Nationally Competitive Scholarships

Preparing for Exceptional Undergraduate and Graduate Experiences

What Are Nationally Competitive Scholarships?

Nationally competitive scholarships (also known as "fellowships") like the Rhodes, Fulbright, Marshall and Truman have the distinction of being some of the most prestigious and competitive merit-based awards available to U.S. undergraduate and graduate students. In other words, the "Gold Medal" of scholarships. Selection for one of these fellowships means you are recognized as a leader and change agent in your chosen field and society now and in the future.

Preparation for nationally competitive scholarships often starts long before your senior year. But don't be discouraged if graduation is looming, you're already in a graduate program or you're a "non-traditional" student. There are options. No matter where you are in your academic career, you should make every effort to engage in activities that broaden your personal, academic and professional horizons.

No formula exists to create the "perfect candidate;" however, most scholarship committees are looking for outstanding students who have the following characteristics:

  • An excellent academic record that includes innovative research or creative projects such as Honors thesis, independent research and internships.
  • Evidence of outstanding leadership roles and demonstrated commitment to the community and/or public service.
  • A willingness to critically self-evaluate and articulate your deepest values and beliefs.
  • A vision of personal and professional objectives for the next 3-5 years and how a fellowship can help achieve those goals.
  • Multiple references that delineate your personal, academic and leadership capabilities and accomplishments.
  • Determination, commitment and enthusiasm to compete against some of the best students in the U.S.

Why Should I Apply?

You should apply because there are many long-term benefits from your investment of time and energy.

Develop "Real World" Skills. By participating in the scholarship application process, you are learning how to:

  • Organize your time effectively
  • Examine and delineate your core values and beliefs
  • Prepare concise, professional proposals
  • Expand your knowledge of your field and the world
  • Articulate and defend your ideas to others
  • Present yourself to your campus and community as a mature, competent and accomplished individual
  • Tackle a challenge that is outside your "comfort zone"

All these skills will serve you well in school, your job and personal life.

Broaden Your Horizons. The quest for fellowships gives you a chance to try new things through electives, internships and innovative research projects. You should establish a coherent and comprehensive plan of action that includes interdisciplinary coursework, service learning, foreign language classes and other unique opportunities.

Surprise Yourself. Maybe you don't have a clear idea of what you want to do with your life. Maybe you think you haven't accomplished much. Maybe you want to see how you measure up to other top students across the U.S. The nature of the fellowship application process forces you to put yourself "under a microscope" and undergo unprecedented scrutiny from yourself and others. Such thorough examination will reveal new ideas and directions for you to pursue.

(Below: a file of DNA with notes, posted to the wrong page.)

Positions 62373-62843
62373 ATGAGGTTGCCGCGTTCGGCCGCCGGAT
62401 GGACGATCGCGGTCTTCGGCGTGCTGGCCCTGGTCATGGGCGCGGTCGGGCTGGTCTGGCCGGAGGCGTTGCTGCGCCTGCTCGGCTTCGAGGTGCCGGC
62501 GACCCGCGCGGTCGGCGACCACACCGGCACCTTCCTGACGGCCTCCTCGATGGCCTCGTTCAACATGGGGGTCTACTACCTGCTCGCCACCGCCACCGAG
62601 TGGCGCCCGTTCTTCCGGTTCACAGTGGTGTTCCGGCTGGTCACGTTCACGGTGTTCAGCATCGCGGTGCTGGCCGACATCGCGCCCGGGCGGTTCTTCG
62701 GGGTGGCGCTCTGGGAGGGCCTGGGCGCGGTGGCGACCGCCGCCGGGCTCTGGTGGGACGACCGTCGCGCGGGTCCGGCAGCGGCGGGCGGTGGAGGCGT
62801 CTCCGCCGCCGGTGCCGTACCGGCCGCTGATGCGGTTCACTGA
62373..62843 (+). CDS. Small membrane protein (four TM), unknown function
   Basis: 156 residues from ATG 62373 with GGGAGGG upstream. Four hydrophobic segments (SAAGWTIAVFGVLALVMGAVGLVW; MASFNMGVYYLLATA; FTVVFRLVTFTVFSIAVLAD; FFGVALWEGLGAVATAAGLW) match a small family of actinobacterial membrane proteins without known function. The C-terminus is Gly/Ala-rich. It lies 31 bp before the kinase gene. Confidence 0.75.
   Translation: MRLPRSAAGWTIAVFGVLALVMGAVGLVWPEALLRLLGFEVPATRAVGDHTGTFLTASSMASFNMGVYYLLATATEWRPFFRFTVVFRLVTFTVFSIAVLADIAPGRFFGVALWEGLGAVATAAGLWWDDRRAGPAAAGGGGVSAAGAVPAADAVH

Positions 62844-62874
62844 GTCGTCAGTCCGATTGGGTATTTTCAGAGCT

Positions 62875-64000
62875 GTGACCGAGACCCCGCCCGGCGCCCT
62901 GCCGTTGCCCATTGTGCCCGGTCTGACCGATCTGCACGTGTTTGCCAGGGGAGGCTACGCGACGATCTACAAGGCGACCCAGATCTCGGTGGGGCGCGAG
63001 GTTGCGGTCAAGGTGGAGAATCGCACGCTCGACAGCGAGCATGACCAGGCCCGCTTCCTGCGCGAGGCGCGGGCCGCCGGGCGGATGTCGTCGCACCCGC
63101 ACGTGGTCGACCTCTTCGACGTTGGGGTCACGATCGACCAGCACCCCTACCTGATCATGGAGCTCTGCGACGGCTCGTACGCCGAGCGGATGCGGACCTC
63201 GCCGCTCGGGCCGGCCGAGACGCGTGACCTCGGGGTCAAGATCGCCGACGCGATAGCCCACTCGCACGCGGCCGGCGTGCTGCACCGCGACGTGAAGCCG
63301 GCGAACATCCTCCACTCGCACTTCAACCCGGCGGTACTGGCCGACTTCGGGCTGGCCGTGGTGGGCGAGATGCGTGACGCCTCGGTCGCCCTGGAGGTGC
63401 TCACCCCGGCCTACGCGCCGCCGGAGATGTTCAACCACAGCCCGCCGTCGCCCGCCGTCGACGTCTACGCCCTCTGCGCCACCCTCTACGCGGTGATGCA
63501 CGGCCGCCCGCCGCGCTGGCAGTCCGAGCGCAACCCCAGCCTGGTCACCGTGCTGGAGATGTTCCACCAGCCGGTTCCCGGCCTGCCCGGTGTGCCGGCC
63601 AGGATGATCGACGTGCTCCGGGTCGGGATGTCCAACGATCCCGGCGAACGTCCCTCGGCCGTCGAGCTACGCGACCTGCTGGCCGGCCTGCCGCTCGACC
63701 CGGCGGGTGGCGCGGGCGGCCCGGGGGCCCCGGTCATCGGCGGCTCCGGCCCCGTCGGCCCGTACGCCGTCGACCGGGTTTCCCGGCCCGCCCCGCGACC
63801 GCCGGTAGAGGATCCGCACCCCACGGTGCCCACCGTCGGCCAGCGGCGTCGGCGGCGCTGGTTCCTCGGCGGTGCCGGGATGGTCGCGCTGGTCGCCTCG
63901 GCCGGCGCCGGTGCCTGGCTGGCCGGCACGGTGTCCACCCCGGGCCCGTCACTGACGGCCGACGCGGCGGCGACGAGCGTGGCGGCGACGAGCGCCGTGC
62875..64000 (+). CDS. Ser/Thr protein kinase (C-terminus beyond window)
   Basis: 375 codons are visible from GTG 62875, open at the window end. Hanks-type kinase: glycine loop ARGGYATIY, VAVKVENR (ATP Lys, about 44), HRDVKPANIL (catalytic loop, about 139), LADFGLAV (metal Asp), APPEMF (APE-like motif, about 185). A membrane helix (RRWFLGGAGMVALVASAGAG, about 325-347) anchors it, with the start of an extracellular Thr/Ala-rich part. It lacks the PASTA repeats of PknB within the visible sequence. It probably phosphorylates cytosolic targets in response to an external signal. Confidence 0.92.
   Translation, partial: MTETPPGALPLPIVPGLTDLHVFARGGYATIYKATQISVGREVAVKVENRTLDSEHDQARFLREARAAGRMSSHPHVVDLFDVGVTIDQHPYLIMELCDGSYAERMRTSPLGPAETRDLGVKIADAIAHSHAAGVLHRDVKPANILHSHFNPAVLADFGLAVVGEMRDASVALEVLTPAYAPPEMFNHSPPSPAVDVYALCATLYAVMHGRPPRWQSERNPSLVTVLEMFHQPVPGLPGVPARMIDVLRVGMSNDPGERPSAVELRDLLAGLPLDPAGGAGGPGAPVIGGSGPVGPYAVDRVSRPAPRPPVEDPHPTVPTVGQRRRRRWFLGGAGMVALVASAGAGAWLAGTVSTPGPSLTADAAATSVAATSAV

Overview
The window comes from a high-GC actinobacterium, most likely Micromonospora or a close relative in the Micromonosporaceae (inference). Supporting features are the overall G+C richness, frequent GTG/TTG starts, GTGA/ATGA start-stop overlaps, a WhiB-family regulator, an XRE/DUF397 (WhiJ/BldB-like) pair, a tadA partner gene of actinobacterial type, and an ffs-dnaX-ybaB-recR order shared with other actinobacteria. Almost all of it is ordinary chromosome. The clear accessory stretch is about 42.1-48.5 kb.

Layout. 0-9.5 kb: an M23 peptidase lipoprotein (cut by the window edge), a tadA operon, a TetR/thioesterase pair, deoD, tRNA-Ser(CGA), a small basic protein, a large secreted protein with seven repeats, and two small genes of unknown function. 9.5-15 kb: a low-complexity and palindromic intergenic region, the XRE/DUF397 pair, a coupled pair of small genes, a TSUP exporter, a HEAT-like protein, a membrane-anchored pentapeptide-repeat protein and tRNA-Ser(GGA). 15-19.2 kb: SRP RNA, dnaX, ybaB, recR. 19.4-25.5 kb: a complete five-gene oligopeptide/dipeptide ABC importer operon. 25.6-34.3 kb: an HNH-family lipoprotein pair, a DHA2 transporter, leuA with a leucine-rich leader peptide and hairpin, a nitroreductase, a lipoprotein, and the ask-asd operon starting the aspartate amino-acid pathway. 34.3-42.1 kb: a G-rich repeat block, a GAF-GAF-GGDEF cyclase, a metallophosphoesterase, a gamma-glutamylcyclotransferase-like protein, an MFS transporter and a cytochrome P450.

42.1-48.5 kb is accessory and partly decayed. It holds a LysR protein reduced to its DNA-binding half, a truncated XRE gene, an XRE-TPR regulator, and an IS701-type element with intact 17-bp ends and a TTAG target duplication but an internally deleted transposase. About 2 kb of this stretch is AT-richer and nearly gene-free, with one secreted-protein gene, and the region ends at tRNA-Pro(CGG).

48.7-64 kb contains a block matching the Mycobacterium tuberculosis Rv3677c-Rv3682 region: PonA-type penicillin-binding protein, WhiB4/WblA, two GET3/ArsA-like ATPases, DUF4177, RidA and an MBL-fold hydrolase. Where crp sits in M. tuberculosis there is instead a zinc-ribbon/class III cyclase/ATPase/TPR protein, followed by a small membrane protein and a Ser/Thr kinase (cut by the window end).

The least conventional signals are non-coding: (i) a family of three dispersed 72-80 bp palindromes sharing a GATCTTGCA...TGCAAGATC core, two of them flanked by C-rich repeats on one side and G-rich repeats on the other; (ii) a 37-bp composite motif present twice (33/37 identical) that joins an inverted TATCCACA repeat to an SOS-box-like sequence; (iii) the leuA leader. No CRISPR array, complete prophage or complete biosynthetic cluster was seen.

How Do I Prepare?

Pursue a challenging curriculum. Take advantage of elective courses, internships and independent study to broaden your knowledge, experience and point of view.
Lead, don't follow. Find opportunities to propose and implement positive changes in your academic department, campus organizations and community.

Think globally. Make study abroad an integral part of your academic program. Learn a new language. Gain first-hand knowledge of countries and cultures from students in the International Student Office. Understand how your interests and concerns fit into the world-at-large.

Be informed and form opinions. Keep up-to-date with current events by reading national and international newspapers and journals on a regular basis. Actively inform and cultivate your opinions on major issues. Develop connections between your field and the world around you.

Know the field. Who are the leaders in your field? Keep up with the latest research developments, publications and conference proceedings through faculty, journals, books and the World Wide Web. Are you able to intelligently and thoroughly discuss the latest developments in your area of interest?

Find Faculty. Get to know your department faculty well. Their knowledge, advice and contacts will be very valuable in your academic career. Map out long term plans with your adviser. Incorporate exceptional academic, extracurricular and service learning experiences into your course work.

Find the campus coordinator. The Office of Nationally Competitive Scholarships is your advocate! It is a one-stop-shop for information about resources, applications, deadlines and advice to guide you through the process. Each prestigious scholarship has specific criteria -- one or more scholarships may fit your interests and experience better than others.

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